I’m lucky enough to be updating you all from Tamandiro, Costa Rica. On my flight down I was seated next to a great couple — without fail our conversation involved Bitcoin, don’t know how that happened (I’m sure many of you can relate). They now reside in Houston, TX but their families remain in Venezuela, a nation experiencing instability (politically and economically) following a decade of leadership from Hugo Chavez (deceased in 2013). I gained one fascinating insight (amidst several) from this couple in the course of our conversation that has my mind racing.
Given that the Venezuelan Bolivar (VEF) is currently in the throes of hyperinflation I felt fortunate to get a first hand account of the situation. It also made me think critically about how the people of nations experiencing hyperinflation deal with their circumstances.
Source: Huffington Post
The fundamental tactic to combat hyperinflation is to convert the local currency into a safe haven store of value — today this is most often assimilated with precious metals, or for much of the world, the U.S. dollar. For those with capital controls or a reality where conversion opportunities are less accessible real estate is another means. What I learned is that many in Venezuela seek to store value in their homes. Rather than hold pieces of paper that will potentially be worth half as much 6 months from now as they are today — families invest their immediate earnings into their property.
It makes me wonder — despite being considered “poor” by first world standards due to the depreciation of their currencies would we see symptoms develop where their properties are relatively more developed and modern then the first world? It would be seemingly ironic to own an unbelievable estate but by any other means be considered poor. Sadly this may become an increasing reality for parts of the world.
It is clear I don’t fully understand the degree to which this may be the case but will be spending some time this holiday researching this subject and hopefully connecting with individuals that experience this first hand. It becomes increasingly more relevant when considering developing currency crisis throughout the world (Argentina, Greece, Ukraine, Russia, etc.) It will be enlightening to have a better understanding of how people combat hyperinflation — I think if it happened to me I’d be fucked.
Yesterday I received a tweet that came as a bit of a surprise. As a fan of Joe Rogan’s podcast (The Joe Rogan Experience) I had sent Joe a $5 tip in bitcoin on twitter via the viral service Changetip. It ends up that a week after sending the “tip” Joe had setup an account and accepted it. It is worth noting that Joe’s podcast is free and despite listening to a host of episodes it had never cost me a dime to access. I was more than happy to send $5 as I believe the value of the content I have consumed far exceeds this modest amount. It was an easy, simple, and direct way to pay my dues.
A far more interesting thing occurred after posting an update to Reddit on the subject. Along with a wave of tips sent to Joe, one users post stood out to me against a host of others. The post is featured below:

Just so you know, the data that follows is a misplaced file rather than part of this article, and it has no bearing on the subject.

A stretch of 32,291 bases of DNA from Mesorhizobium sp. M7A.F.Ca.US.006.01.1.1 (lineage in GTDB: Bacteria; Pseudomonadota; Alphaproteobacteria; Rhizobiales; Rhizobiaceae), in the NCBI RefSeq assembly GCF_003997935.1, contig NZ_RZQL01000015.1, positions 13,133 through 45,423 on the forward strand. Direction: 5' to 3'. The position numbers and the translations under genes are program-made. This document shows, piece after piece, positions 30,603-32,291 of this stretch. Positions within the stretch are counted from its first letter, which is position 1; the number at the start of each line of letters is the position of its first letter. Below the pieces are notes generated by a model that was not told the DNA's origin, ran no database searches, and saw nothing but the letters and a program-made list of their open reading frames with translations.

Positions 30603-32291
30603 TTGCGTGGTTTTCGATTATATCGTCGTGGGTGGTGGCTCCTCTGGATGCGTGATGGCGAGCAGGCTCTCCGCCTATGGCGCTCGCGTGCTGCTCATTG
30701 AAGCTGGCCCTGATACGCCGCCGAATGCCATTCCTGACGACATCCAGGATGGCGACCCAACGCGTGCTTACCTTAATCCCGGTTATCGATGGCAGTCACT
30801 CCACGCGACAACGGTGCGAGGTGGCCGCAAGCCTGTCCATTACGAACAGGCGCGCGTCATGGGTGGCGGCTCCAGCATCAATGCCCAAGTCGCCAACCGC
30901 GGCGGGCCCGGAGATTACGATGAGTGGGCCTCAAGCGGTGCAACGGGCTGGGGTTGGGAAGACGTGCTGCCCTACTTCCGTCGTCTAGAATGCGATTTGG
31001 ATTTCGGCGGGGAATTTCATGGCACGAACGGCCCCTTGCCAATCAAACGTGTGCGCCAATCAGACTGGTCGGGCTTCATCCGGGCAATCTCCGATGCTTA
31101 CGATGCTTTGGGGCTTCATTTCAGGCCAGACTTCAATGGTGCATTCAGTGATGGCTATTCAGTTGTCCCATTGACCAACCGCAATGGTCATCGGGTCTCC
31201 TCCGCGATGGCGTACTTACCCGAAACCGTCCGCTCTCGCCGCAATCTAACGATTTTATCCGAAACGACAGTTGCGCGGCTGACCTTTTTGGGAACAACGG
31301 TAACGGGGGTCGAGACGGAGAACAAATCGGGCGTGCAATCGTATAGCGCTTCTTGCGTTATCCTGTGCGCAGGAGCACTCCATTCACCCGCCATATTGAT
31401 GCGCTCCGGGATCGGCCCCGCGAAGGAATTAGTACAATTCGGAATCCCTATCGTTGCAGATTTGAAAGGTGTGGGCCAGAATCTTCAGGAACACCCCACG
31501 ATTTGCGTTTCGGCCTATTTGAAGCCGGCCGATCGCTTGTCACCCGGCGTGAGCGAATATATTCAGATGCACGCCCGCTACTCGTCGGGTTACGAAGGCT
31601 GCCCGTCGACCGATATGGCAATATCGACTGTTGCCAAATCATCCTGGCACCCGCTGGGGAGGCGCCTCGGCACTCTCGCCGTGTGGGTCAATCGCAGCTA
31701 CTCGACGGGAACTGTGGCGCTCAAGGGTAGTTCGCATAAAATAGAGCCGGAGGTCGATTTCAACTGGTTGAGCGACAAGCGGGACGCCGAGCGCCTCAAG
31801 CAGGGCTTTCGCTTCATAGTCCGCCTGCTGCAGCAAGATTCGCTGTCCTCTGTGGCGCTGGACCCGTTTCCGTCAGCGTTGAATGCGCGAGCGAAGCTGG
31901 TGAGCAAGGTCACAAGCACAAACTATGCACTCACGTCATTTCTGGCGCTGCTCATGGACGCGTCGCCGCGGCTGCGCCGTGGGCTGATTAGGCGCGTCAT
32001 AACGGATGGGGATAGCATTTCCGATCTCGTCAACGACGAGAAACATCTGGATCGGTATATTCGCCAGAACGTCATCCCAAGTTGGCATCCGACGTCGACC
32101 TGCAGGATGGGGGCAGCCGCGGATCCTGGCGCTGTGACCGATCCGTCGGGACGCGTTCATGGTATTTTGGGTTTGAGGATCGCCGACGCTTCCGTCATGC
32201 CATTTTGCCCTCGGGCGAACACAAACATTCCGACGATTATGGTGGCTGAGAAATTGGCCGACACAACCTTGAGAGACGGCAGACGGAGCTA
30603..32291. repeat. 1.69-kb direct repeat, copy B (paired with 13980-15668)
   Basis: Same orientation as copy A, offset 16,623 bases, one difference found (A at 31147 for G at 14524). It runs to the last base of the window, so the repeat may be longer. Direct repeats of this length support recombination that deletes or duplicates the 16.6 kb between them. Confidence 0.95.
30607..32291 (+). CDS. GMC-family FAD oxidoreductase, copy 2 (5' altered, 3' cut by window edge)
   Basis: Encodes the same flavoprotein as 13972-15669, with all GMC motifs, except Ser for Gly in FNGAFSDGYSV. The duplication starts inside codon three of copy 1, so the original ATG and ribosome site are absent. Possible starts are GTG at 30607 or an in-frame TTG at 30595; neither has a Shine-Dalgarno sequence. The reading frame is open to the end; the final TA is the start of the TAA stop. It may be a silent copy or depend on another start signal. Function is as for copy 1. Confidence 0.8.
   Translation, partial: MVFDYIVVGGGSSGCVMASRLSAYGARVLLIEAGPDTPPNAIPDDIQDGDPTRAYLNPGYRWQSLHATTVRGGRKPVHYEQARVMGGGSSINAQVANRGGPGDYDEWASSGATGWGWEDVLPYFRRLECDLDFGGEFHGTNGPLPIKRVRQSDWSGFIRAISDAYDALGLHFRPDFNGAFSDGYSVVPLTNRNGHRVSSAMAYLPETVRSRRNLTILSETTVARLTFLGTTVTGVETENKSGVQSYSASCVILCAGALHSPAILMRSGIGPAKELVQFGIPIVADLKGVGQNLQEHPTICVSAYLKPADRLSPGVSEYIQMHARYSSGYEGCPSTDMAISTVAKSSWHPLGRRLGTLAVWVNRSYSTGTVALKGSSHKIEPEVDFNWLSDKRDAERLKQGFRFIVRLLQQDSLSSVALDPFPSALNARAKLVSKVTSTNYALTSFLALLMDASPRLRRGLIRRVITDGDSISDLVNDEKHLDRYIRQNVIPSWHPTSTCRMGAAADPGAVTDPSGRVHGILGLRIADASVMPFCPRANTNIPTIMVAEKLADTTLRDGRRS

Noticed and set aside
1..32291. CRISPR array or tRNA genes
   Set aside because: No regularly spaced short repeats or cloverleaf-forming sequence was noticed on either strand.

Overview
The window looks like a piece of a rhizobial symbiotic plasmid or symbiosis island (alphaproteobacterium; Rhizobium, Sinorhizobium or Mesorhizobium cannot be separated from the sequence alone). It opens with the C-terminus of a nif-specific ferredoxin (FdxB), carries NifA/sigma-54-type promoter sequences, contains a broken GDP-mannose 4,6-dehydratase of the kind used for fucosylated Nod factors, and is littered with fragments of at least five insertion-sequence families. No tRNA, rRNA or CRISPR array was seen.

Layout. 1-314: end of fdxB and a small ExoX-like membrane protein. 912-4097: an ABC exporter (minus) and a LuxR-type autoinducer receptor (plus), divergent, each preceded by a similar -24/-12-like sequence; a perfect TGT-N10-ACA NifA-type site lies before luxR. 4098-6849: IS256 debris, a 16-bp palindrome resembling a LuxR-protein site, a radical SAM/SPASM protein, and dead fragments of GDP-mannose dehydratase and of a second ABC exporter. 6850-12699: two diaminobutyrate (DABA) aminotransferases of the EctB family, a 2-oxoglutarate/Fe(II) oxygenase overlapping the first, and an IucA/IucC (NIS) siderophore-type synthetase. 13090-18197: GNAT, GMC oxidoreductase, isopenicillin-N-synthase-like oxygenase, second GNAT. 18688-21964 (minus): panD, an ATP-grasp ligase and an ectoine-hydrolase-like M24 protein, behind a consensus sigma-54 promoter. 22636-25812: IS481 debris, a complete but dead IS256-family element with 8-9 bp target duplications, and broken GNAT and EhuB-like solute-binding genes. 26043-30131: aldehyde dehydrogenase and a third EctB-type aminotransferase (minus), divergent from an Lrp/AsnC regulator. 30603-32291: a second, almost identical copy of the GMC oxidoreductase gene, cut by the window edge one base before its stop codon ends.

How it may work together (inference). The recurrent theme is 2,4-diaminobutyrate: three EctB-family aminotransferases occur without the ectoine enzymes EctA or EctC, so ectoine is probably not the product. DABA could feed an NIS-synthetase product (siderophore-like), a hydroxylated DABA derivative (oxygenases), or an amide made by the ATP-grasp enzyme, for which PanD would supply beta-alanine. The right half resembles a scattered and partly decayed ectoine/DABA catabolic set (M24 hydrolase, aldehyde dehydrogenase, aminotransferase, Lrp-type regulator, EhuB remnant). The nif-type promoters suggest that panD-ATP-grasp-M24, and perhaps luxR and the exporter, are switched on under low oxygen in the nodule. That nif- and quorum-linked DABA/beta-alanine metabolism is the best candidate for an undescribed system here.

It turns out that one user had recently torrented Joe Rogans Comedy Central special “Rocky Mountain High”. It can currently be viewed unedited via Comedy Central for $5 here. What is so interesting to me about this is that here we have someone doing something many have done before –
breaking the law viewing protected content online that has been posted illegally. That being said, many argue such activities are a “victimless crime”. This is debatable. What is not debatable is the intentions of the consumer — in this case they appreciated the content and wanted to see it. Furthermore they had no problem paying the designated cost of the content, but preferred to circumvent the middleman (Comedy Central) and send their funds directly to the content creator via Changetip.
(EDIT: A reader brought to my attention the error that has been crossed out above – there is in fact no law that exists that makes streaming copyright protected content illegal. Streaming protected content is often considered legal, while instances where the content is downloaded may fall into a grey area based on the type of content)
It is an interesting precedent and something I believe is the tip of the iceberg (pun intended) of an inevitable change (pun intended again). Traditionally to support content creators one must go through a third party, purchase content through a distributor or purchase merchandise as advertised on the program to display their support monetarily. We now live in a world where support and appreciation for content can be delivered directly, conveniently, and instantly in a peer-to-peer form.
Experiments have been around for years surrounding free content (Example: Radioheads In Rainbows pay what you want release). I believe this is the next evolution of this concept. I foresee a future where someone leaves a movie theater after Star Wars VII and tweets $0.50 to Adam Driver for a great performance in the film… where mid-concert a fan tips the Avett Brothers $10 for playing their favorite song during the encore. In the meantime, I also foresee a host of content consumers illegally downloading content online but deciding to “pay their dues” directly to the content creators in the form of online bitcoin tips. Ripped the latest Phish album? Send them $5. Streamed the whole first season of Game of Thrones? … clearly you should tip Sean Bean.
Like all things in this space, this is just getting started — but with that said it always seems that things take off faster than expected. Maybe Ellen’s “break twitter” tweet at next years awards will also raise $100,000 to fight child trafficking, wouldn’t that be nice?